Leadership lessons for the digital workplace

Although digital transformation relies on technology platforms to enable business change, leadership remains the defining factor for creating successful outcomes. A top executive from VMware shares his experience and insight on this important topic.
Written by Michael Krigsman, Contributor

During the years I have known Sanjay Poonen, Executive Vice President and General Manager of End-User Computing at VMware, leadership has been a consistent theme. Sanjay's current focus is on the digital workplace.

Also read Dion Hinchcliffe on ZDNet:

The new digital workplace: How enterprises are preparing for the future of work

I invited Sanjay to participate in a CXOTalk discussion, which focused on two topics: the future of work, especially pervasive mobility based on devices, and effective leadership.

During the conversation, Sanjay presented digital transformation within the context of process change and cultural transformation. Although technology can help enable transformation, leadership is the real success factor underlying business change initiatives. Legions of failed transformation projects remind us to keep this point in mind. Always.

In a first for CXOTalk, Sanjay Poonen quoted Nobel Prize-winning Indian poet Rabindranath Tagore to explain the wisdom foundation of a management philosophy he calls "servant leadership." Based on humility and being a coach, servant leadership also encourages innovation and intense competitiveness. In both concept and practice, the servant leadership approach commands respect.

Embedded below, you can watch a video of the conversation; read a complete transcript at the cxotalk.com site.

Here are key points from the discussion, edited for length and clarity:

What is a digital workplace?

Being able to take any application -- client server, web, mobile -- and not worry about the type of device. What's the benefit for the end-users? Their productivity goes up significantly. We call that allowing the end-users to work at the speed of light.

[For example,] Pilots lug 30-pound bags into the cockpit, and I've always wondered what's inside. I assure you it's not their toiletries. It's paper manuals for the landing or flight instructions or the airports in which the plane is going to land. That can now be digitized.

Sanjay Poonen (Image courtesy cxotalk.com)

Sanjay Poonen (Image courtesy cxotalk.com)

United Airlines and several others were the first to do that with an iPad. Other airlines, like Delta, picked a Microsoft Surface tablet. Whatever your device, the documents have been digitized, which reduces the weight of what you take into the cockpit.

Next, flight attendants have iPads to check-out when passengers order and maintain your profile to have a better customer relationship with you.

The third thing that happens is people on the shop floor, who are maintaining the plane, have an iPad to help with the experience of doing the maintenance. Predictive maintenance and plant maintenance of the aircraft engines.

Explain the leadership dimension of the digital workplace?

Our studies and research into best practice companies that have rolled out business mobility initiatives have shown there's often a visionary leader -- CIO, CTO, or maybe even a CEO -- that's driving change and forcing this. Of course, also encouraging bottom-up [activity].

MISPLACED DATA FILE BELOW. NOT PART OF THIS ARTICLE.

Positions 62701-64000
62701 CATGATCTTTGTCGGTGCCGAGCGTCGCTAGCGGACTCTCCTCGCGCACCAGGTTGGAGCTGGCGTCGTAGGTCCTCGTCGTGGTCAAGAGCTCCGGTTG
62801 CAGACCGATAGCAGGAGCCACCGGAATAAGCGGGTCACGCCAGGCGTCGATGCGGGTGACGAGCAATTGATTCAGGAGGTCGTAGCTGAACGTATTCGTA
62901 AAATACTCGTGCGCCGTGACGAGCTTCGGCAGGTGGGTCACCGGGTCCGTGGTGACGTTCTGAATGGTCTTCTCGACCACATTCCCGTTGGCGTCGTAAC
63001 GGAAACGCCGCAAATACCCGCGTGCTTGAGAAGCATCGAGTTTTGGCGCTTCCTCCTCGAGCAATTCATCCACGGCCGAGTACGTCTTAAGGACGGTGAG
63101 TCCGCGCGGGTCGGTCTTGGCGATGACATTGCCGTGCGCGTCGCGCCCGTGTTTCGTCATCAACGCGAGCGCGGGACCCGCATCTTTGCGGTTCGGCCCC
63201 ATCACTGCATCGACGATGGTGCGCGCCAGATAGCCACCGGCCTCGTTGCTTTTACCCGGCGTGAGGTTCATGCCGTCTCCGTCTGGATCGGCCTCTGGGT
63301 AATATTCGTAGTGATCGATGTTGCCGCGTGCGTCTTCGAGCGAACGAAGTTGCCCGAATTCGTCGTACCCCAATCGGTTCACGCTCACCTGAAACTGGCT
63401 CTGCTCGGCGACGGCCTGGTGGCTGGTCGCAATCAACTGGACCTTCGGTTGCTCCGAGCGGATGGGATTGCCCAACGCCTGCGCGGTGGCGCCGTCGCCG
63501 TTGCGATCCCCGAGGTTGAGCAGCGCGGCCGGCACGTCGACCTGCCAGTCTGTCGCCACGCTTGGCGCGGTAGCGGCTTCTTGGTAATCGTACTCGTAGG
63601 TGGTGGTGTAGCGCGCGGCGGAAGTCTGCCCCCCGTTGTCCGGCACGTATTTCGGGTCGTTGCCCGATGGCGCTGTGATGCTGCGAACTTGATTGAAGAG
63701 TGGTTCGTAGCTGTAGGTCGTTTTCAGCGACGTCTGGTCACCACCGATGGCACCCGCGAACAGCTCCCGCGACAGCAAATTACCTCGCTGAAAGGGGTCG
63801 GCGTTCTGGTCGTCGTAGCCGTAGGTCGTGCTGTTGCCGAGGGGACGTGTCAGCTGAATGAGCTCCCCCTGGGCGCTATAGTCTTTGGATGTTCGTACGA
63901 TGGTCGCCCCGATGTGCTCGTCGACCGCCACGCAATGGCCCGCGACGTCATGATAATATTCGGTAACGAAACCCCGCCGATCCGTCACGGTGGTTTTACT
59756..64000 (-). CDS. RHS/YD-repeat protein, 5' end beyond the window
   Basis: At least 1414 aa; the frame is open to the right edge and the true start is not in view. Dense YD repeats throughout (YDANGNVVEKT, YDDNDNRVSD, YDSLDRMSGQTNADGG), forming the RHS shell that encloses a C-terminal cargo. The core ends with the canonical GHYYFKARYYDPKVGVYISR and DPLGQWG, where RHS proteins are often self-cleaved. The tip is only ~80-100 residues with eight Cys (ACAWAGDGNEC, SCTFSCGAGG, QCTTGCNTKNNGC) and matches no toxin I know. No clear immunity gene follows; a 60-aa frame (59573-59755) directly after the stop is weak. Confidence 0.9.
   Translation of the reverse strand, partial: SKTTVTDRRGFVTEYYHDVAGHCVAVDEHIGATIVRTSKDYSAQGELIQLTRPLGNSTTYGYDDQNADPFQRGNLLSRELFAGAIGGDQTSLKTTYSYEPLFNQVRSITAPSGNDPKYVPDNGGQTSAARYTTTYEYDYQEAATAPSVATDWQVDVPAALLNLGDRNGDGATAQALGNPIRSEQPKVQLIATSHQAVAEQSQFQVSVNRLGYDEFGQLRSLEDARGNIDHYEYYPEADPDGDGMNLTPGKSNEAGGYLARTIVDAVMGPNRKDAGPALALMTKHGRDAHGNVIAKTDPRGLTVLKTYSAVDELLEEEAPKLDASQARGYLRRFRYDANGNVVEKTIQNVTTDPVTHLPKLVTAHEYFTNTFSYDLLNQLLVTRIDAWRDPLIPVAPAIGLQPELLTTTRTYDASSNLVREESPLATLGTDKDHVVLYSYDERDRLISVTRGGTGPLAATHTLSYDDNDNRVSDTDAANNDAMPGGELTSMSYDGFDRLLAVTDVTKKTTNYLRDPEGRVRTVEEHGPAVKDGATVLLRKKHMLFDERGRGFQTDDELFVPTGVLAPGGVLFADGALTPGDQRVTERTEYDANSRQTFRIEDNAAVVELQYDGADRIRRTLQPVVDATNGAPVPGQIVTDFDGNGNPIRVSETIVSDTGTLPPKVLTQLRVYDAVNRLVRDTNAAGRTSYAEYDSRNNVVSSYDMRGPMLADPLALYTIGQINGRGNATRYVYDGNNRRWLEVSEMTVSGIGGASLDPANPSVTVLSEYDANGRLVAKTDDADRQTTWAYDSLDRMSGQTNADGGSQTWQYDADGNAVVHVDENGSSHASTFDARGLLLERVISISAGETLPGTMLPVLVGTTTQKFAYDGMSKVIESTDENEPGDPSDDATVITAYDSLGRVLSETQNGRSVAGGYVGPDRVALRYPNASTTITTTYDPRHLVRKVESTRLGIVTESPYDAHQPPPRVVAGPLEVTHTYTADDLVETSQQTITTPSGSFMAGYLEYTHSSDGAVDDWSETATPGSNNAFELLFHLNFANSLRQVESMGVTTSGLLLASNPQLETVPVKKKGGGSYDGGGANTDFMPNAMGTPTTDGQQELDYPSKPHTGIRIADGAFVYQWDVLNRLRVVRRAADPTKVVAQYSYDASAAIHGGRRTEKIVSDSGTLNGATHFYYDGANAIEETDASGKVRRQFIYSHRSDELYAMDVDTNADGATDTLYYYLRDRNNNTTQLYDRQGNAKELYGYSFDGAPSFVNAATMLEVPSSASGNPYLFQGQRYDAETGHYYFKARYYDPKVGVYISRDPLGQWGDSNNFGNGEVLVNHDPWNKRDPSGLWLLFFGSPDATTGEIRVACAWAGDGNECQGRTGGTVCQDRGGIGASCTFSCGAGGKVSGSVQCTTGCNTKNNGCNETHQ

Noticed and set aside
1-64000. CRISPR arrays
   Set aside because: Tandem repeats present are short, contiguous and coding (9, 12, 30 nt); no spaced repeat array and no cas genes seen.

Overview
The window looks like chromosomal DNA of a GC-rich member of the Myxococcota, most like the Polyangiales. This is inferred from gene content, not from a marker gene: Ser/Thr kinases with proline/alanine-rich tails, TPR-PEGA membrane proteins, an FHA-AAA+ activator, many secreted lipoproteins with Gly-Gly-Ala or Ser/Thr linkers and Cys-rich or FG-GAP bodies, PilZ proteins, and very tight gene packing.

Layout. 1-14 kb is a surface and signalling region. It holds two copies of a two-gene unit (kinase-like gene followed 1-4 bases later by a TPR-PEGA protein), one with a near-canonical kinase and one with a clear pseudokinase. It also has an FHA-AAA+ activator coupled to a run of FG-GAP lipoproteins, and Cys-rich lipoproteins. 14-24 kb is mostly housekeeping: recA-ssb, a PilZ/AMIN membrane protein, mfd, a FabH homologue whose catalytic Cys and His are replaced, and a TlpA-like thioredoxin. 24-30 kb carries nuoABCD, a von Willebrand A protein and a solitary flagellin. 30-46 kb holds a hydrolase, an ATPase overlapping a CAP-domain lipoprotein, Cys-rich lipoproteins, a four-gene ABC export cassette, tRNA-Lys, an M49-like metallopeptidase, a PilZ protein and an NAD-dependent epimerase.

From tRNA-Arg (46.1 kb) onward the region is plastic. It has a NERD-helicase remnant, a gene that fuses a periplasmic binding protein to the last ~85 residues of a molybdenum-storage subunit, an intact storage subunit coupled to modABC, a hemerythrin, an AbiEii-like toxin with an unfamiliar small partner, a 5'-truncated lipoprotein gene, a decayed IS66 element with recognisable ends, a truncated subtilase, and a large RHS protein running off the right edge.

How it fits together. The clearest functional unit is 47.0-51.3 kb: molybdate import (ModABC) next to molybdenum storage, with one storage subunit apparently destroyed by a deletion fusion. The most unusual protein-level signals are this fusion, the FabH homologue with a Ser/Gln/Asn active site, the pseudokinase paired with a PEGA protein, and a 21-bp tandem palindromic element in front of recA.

Strong leadership but then maybe a group of millennials from the bottom up, demanding and requiring change. That combination is a tornado that ultimately helps an organization.

It's always people, product, and process. The three Ps that make innovation go well.

For example, one of the things we've done here as we're rolled out mobile is created an IT café, right near our real café or restaurant. People can have lunch and go downstairs to the IT café, bring their device and say, "Hey, listen, I need help."

All of a sudden we find help desk calls going down and our CIO tells me IT is starting to become popular because they're viewed as people who can help get a device or phone addressed while having lunch.

These are practical ways that you can change process to make end-user productivity significantly better.

Tell us about "servant leadership"?

There is a great line from Nelson Mandela, "Lead from the back and make other people feel that they're leading from the front." It's almost like you are leading from the back of the room and people aren't even looking, but they hear your voice, they know that your kind of there, you're helping drive them, you're their coach.

But they, in turn, are driving, helping the organization understand their greatest power is them and you're the facilitator of that.

The great Indian freedom fighter, Rabindranath Tagore, said something like this:

I went to bed and dreamt that life was joy. I woke up and realized that life was service. I acted and beheld, service was joy.

Sadly, as people get more and more successful, invariably they get preoccupied with themselves. They're occupied in their ego. They kiss up, and they kick down so to speak.

Before you think about what you can get by being mentored by some bigshot in your company, figure out how you can mentor others. I spend a good part of my life trying to mentor other people who are in the younger generation. Folks in their 20s, 30s, and millennial's, often people who are in school systems.

I want to be very clear; servant leadership doesn't mean that you're a doormat. People know that I'm one of the most competitive people. I want to win against my competition, and the score needs to be 100-0.

Just because you are a humble person doesn't mean that you're not competitive, you're not ambitious. But don't do it by you're being a shark. Your ambition should not be having to eat other people to rise on the corporate ladder. That type of ambition is selfish ambition.

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